Jump to content
House Price Crash Forum
Zngland

The Hidden Face Of Globilisation

Recommended Posts

No no no no no no no no no!

It's the £1bn wasted on benefit fraudsters that's the problem.

Once Osborne has sorted that out we'll be fine.

Don't you read the news?

(It's like a living Lowry from Lancashire at the height of Cottonopolis).

Share this post


Link to post
Share on other sites

No no no no no no no no no!

It's the £1bn wasted on benefit fraudsters that's the problem.

Once Osborne has sorted that out we'll be fine.

Don't you read the news?

(It's like a living Lowry from Lancashire at the height of Cottonopolis).

:lol:

Share this post


Link to post
Share on other sites

I'm speechless.

Globilisation's lovely for the the elites. Where does this trend lead?

Horrible. It is a tragedy. Really sad. But we must be very careful not to make their lives even worse. Notice that the video did not recommend boycotts or protectionism, causing them to lose those jobs. Believe it or not, their alternatives over there are even worse! Incredibly for us. The root cause of their problems is poverty. They need more jobs there, better jobs, not less and worse jobs.

Support for international charities also help.

And support for our governments, both Labour and the Coalition (!), in reaching the United Nations target of 0.7% of GDP in international aid.

Share this post


Link to post
Share on other sites

Horrible. It is a tragedy. Really sad. But we must be very careful not to make their lives even worse. Notice that the video did not recommend boycotts or protectionism, causing them to lose those jobs. Believe it or not, their alternatives over there are even worse! Incredibly for us. The root cause of their problems is poverty. They need more jobs there, better jobs, not less and worse jobs.

Support for international charities also help.

And support for our governments, both Labour and the Coalition (!), in reaching the United Nations target of 0.7% of GDP in international aid.

You're so full of crap.

Share this post


Link to post
Share on other sites

Horrible. It is a tragedy. Really sad. But we must be very careful not to make their lives even worse. Notice that the video did not recommend boycotts or protectionism, causing them to lose those jobs. Believe it or not, their alternatives over there are even worse! Incredibly for us. The root cause of their problems is poverty. They need more jobs there, better jobs, not less and worse jobs.

Support for international charities also help.

And support for our governments, both Labour and the Coalition (!), in reaching the United Nations target of 0.7% of GDP in international aid.

Right, so the cure for crass exploitation is more crass exploitation? These people would be better off living off the land, as their ancestors did for generations.Being de-facto slaves for immoral Western corporations is a retrograde step in developmental terms.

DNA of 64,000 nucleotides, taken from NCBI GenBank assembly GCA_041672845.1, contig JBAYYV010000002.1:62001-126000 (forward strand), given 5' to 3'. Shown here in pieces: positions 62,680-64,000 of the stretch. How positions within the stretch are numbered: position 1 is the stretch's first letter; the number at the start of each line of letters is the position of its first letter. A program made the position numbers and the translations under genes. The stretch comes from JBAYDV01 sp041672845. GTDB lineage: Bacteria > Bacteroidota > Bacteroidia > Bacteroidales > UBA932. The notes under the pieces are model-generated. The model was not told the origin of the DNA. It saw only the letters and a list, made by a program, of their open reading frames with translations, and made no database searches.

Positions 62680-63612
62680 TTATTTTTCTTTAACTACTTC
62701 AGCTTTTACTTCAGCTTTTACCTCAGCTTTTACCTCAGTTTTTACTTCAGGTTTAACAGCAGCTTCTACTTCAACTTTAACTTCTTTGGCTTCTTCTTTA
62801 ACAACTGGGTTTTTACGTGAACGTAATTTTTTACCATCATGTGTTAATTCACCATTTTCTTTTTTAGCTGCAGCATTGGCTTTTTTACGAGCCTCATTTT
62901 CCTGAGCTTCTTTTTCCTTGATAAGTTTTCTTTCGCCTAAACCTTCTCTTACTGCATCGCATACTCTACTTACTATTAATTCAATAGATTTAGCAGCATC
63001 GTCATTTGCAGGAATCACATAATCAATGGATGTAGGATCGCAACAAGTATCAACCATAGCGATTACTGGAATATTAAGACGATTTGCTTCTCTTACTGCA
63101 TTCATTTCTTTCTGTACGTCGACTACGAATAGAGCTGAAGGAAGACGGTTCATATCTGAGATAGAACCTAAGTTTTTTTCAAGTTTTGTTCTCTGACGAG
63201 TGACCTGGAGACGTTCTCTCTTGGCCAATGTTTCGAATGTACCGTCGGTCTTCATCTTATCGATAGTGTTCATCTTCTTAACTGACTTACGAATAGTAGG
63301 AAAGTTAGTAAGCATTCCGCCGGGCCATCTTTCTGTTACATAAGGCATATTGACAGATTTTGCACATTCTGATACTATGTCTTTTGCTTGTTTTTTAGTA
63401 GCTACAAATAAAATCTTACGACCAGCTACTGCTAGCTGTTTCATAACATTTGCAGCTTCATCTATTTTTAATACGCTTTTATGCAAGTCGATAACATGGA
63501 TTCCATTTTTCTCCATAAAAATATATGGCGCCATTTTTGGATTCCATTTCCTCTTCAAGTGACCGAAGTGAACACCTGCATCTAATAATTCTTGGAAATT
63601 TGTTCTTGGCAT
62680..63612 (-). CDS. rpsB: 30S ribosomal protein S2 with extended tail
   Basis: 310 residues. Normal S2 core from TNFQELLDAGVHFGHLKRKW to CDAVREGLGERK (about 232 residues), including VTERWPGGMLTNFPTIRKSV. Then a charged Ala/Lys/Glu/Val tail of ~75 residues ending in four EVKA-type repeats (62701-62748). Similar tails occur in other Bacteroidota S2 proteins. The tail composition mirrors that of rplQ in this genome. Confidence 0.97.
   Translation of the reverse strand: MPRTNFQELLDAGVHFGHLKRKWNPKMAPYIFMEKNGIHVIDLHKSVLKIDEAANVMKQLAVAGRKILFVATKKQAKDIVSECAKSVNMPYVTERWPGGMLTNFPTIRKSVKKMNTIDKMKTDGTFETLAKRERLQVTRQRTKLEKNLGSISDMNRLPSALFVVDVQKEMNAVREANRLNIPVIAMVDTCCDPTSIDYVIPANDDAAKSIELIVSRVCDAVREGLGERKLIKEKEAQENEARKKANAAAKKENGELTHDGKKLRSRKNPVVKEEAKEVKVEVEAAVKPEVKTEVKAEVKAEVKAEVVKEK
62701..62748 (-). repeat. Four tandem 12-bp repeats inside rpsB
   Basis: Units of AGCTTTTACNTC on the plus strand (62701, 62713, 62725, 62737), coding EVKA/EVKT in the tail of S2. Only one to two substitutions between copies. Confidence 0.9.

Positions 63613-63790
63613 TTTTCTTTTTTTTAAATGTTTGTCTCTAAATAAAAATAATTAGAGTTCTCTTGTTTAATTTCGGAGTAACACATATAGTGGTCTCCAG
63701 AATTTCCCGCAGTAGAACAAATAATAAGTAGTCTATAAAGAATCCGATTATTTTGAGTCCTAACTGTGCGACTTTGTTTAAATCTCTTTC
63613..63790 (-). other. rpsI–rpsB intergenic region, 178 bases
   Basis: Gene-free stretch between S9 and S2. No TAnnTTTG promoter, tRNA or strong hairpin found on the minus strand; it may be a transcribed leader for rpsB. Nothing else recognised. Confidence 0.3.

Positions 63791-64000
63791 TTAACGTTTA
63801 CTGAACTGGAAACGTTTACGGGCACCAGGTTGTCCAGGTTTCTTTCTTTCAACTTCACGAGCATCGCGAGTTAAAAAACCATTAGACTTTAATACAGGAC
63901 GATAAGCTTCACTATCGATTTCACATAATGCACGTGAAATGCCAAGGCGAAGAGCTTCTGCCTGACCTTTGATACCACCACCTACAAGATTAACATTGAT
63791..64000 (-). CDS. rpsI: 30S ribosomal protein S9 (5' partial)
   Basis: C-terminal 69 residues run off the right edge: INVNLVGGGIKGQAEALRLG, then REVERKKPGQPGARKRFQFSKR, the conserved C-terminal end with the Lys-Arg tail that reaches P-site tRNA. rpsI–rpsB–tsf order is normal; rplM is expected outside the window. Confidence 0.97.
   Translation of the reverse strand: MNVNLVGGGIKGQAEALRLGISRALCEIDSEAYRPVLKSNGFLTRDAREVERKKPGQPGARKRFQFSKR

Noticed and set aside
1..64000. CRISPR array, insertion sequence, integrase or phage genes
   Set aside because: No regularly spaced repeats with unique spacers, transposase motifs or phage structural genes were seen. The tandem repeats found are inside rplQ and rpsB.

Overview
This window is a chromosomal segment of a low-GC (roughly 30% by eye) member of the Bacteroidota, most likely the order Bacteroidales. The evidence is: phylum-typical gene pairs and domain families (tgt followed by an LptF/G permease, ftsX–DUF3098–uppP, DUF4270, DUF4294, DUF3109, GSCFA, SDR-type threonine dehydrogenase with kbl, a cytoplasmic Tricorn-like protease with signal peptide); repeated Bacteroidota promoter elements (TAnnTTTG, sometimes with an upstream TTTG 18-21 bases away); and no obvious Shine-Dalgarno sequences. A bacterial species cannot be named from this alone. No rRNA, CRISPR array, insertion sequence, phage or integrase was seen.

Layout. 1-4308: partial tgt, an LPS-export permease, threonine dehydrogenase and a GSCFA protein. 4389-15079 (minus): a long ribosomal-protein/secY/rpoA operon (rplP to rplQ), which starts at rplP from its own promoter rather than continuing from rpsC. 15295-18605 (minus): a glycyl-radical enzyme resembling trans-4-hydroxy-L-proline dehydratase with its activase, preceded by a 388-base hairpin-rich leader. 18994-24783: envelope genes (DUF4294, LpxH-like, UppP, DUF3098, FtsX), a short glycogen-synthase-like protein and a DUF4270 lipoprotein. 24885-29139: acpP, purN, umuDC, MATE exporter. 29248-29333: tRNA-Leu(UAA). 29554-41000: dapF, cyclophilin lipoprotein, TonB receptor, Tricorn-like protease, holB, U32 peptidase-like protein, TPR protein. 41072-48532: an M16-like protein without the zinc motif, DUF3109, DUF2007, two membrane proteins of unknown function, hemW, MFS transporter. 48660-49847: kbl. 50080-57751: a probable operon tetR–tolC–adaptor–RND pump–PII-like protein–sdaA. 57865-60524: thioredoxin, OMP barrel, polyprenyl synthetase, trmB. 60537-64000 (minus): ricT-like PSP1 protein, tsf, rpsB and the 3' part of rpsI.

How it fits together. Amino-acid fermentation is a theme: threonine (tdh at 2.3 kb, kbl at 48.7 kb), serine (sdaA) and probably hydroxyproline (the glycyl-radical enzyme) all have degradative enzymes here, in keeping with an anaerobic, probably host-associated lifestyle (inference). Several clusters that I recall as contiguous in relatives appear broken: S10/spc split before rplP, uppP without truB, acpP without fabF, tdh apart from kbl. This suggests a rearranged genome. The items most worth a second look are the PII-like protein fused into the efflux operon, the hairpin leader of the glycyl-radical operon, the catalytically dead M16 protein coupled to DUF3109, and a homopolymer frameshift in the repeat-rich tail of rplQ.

Edited by Boom Boom

Share this post


Link to post
Share on other sites

Sorry? Care to explain?

FYI, I've worked for years with international development, both "on the field" and academic research.

Which is why anything you say on the issue should be disregarded as it is wed to a globalist agenda. You're nothing more than a useful idiot, serving the lie that exporting exploitation is a viable path to economic development.

Share this post


Link to post
Share on other sites

Right, so the cure for crass exploitation is more crass exploitation? These people would be better off living off the land, as their ancestors did for generations.Being de-facto slaves for immoral Western corporations is a retrograde step in developmental terms.

Even the video authors do not recommend boycotts. Oxfam or, Christian Aid, the United Nations, nobody recommends boycotts. In some of these poor countries there are some workers's unions, and they do not ask for boycott either.

I know that it is counter-intuitive, but boycott will make their situation even worse.

They do not have the option of a better life in a rural village. If they had it, they would go there.

Share this post


Link to post
Share on other sites

Which is why anything you say on the issue should be disregarded as it is wed to a globalist agenda. You're nothing more than a useful idiot, serving the lie that exporting exploitation is a viable path to economic development.

You misunderstood me. I meant I have worked and researched with poverty alleviation / improvement / development. Ways to help them.

And as I wrote above, even that video's authors do not recommend boycotts. Nor does Oxfam or, Christian Aid, the United Nations, nobody recommends boycotts.